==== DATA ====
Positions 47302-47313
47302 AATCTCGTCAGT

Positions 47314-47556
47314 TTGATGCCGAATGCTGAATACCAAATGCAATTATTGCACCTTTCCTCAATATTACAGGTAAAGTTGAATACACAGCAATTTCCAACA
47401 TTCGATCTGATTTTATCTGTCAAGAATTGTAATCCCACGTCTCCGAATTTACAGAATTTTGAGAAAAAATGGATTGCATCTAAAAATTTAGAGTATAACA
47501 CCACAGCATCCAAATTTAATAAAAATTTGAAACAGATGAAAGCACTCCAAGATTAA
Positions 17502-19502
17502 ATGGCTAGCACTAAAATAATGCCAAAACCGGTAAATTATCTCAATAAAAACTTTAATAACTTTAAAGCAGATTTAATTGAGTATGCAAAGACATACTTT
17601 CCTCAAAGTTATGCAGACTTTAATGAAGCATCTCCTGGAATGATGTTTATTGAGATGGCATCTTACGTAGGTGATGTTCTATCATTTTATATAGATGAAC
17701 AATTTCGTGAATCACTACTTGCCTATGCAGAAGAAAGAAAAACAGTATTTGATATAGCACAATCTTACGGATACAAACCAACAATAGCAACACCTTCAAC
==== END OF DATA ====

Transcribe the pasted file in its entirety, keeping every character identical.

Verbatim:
Positions 47302-47313
47302 AATCTCGTCAGT

Positions 47314-47556
47314 TTGATGCCGAATGCTGAATACCAAATGCAATTATTGCACCTTTCCTCAATATTACAGGTAAAGTTGAATACACAGCAATTTCCAACA
47401 TTCGATCTGATTTTATCTGTCAAGAATTGTAATCCCACGTCTCCGAATTTACAGAATTTTGAGAAAAAATGGATTGCATCTAAAAATTTAGAGTATAACA
47501 CCACAGCATCCAAATTTAATAAAAATTTGAAACAGATGAAAGCACTCCAAGATTAA
Positions 17502-19502
17502 ATGGCTAGCACTAAAATAATGCCAAAACCGGTAAATTATCTCAATAAAAACTTTAATAACTTTAAAGCAGATTTAATTGAGTATGCAAAGACATACTTT
17601 CCTCAAAGTTATGCAGACTTTAATGAAGCATCTCCTGGAATGATGTTTATTGAGATGGCATCTTACGTAGGTGATGTTCTATCATTTTATATAGATGAAC
17701 AATTTCGTGAATCACTACTTGCCTATGCAGAAGAAAGAAAAACAGTATTTGATATAGCACAATCTTACGGATACAAACCAACAATAGCAACACCTTCAAC